Personal Injury Protection (PIP) coverage is mandatory in Pennsylvania. Due to Pennsylvania being an optional or “choice” no-fault state, insureds must choose between “full tort” and “limited tort” options, and PIP coverage must be provided. Pennsylvania, New Jersey, and Kentucky are the only states that have “choice” no-fault laws, also known as an optional modified plan. This should not be confused with an “add-on PIP” state like Texas. In an add-on PIP state, the policy may provide for first-party PIP benefits, but there are no limitations on the ability to sue in tort. PIP benefits are consequently an “add-on” to their auto insurance policies, and those add-ons are either compulsory or optional depending on the state. In Pennsylvania, however, an insurer issuing or delivering a liability insurance policy must provide coverage that includes a medical benefit at least in the amount of $5,000. 75 P.S. § 1711.
When a Pennsylvania PIP carrier makes medical and/or lost wage benefit payments for an accident that was work-related, the issue arises as to whether the PIP carrier can seek reimbursement from the workers’ compensation carrier.
The Pennsylvania Commonwealth Court recently decided a case which made it quite clear that with regard to the rights of the PIP carrier to seek reimbursement from a workers’ compensation claim, § 319 is going to be taken quite literally. In Liberty Mutual Ins. Co. v. Excalibur Management Services, 2013 WL 5962794 (Pa. Cmwlth. Ct. 2013), Catherine Lamm was involved in a work-related auto accident in January 2010. This led to a July 2010 workers’ compensation claim against her employer, whose workers’ compensation carrier was Excalibur. At the same time, Lamm had a personal auto policy with Liberty Mutual, which paid $15,912.48 in medical benefits under its PIP coverage. In July 2010, Excalibur had denied workers’ compensation benefits to Lamm, but that workers’ compensation claim was later resolved in a March 2011 compromise agreement between Lamm and Excalibur, prior to which Liberty Mutual took no action to secure its subrogation interest.
In March 2012, Liberty Mutual filed suit against Excalibur seeking reimbursement of the PIP payments it had made. Citing the primacy of workers’ compensation over auto insurance benefits, Liberty Mutual alleged three theories of recovery:
- Reimbursement under § 1719 of the Motor Vehicle Responsibility Law (MVFRL) – the coordination of benefits provisions;
- Common law contribution; and
- Common law reimbursement/indemnity.
Excalibur argued to the trial court that the case should be dismissed because Pennsylvania Rule of Civil Procedure No. 1028(a)(7) required Liberty Mutual to first exhaust its statutory remedies (i.e., § 319). The Court of Common Pleas granted the dismissal noting that Liberty Mutual was aware of the pendency of the workers’ compensation claim prior to the March 2011 settlement and could and should have secured and perfected its subrogation/reimbursement rights in that proceeding.
The decision underscores the fact that, in Pennsylvania, workers’ compensation is primary over PIP when an accident occurs during the course and scope of employment. Section 319 of the Workers’ Compensation Act (Pennsylvania’s Workers’ Compensation Subrogation Statute) speaks to this issue and says:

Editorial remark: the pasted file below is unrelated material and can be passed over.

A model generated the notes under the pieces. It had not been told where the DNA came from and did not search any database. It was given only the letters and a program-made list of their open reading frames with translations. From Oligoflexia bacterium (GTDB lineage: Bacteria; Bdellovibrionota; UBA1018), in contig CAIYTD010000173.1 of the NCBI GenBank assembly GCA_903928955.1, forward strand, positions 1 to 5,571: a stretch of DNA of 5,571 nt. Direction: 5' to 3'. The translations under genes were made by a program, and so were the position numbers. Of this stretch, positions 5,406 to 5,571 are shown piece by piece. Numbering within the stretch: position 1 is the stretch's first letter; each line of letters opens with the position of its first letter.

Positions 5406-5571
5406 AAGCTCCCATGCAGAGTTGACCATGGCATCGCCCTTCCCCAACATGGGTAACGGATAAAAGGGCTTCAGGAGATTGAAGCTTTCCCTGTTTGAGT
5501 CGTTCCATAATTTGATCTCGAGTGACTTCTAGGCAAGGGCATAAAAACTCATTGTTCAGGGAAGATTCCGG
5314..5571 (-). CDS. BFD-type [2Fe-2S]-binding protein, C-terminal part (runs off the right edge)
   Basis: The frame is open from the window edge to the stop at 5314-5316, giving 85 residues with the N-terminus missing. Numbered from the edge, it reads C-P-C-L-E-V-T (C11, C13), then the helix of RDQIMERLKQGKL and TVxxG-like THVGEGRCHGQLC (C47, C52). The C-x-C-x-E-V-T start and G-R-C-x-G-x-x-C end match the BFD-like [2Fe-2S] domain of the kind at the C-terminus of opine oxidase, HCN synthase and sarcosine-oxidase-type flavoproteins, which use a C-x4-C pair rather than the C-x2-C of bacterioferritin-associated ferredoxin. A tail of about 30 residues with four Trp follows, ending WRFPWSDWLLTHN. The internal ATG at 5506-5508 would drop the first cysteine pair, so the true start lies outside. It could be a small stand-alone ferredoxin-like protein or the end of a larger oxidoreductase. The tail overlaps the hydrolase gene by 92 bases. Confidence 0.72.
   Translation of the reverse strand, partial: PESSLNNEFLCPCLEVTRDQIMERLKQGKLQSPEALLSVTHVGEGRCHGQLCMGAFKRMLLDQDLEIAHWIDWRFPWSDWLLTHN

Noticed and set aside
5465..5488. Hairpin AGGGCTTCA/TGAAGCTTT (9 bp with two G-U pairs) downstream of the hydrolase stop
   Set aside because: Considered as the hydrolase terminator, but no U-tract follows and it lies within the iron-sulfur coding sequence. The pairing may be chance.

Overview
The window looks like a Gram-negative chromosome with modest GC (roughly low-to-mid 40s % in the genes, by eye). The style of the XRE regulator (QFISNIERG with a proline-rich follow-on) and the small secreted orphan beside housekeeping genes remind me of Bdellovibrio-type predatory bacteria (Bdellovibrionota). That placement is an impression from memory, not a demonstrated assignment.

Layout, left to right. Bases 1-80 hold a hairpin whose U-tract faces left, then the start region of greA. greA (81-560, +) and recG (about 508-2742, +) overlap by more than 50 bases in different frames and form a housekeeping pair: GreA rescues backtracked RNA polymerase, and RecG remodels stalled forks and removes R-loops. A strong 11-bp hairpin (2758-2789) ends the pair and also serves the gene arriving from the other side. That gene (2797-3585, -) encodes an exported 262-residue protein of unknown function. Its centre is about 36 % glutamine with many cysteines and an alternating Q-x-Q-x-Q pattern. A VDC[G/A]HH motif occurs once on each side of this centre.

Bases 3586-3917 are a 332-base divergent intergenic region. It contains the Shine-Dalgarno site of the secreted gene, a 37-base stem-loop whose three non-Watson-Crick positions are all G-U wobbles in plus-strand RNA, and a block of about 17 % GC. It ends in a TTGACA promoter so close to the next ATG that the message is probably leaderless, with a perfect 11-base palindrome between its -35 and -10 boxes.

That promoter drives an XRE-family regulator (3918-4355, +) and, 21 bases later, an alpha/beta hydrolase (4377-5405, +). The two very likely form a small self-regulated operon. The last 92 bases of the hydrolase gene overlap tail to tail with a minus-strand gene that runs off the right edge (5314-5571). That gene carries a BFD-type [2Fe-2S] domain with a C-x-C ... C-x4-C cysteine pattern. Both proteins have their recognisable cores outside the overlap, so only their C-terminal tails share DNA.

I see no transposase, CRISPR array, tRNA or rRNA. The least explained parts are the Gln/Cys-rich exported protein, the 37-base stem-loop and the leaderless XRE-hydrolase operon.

Where an employee has received payments for the disability or medical expense resulting from an injury in the course of his employment paid by the employer or an insurance company on the basis that the injury and disability were not compensable under this act in the event of an agreement or award for that injury the employer or insurance company who made the payments shall be subrogated out of the agreement or award to the amount so paid, if the right to subrogation is agreed to by the parties or is established at the time of the hearing before the referee or the board. 77 P.S. § 671.
This statute contemplates subrogation under such circumstances either by contract (“agreed to by the parties”) or by litigation (“established at the time of the workers’ compensation hearing”). However, in order to establish subrogation rights under this section the PIP carrier must show that it has a right of subrogation at the time of the hearing before the Workers’ Compensation Judge or Board. Industrial Recision Services v. Workmen’s Comp. Appeal Board (Farbo), 808 A.2d 994 (Pa. Cmwlth. Ct. 2002); Baierl Chevrolet v. Workmen’s Comp. Appeal Board (Schubert), 613 A.2d 132 (Pa. Cmwlth. Ct. 1992). This type of PIP subrogation/reimbursement from the workers’ compensation carrier must be done before the compromise and release is signed in the workers’ compensation claim and it must be done in the workers’ compensation court. Liberty Mut. Ins. Co. v. Excalibur Management Services, 2013 WL 5962794 (Pa. Cmwlth. Ct. 2013).
PIP subrogation against traditional third-party tortfeasors in Pennsylvania is complicated, arguably hampered by the anti-subrogation provisions and “preclusion” requirements contained in § 1720, which is a subject worthy of an article unto itself. However, the Liberty Mutual v. Excalibur decision underscores the necessity of acting promptly on a PIP carrier’s right to seek reimbursement from a workers’ compensation claim when an accident is deemed to be work-related.
If you should have any questions regarding this article or subrogation in general, please contact Gary Wickert at firstname.lastname@example.org.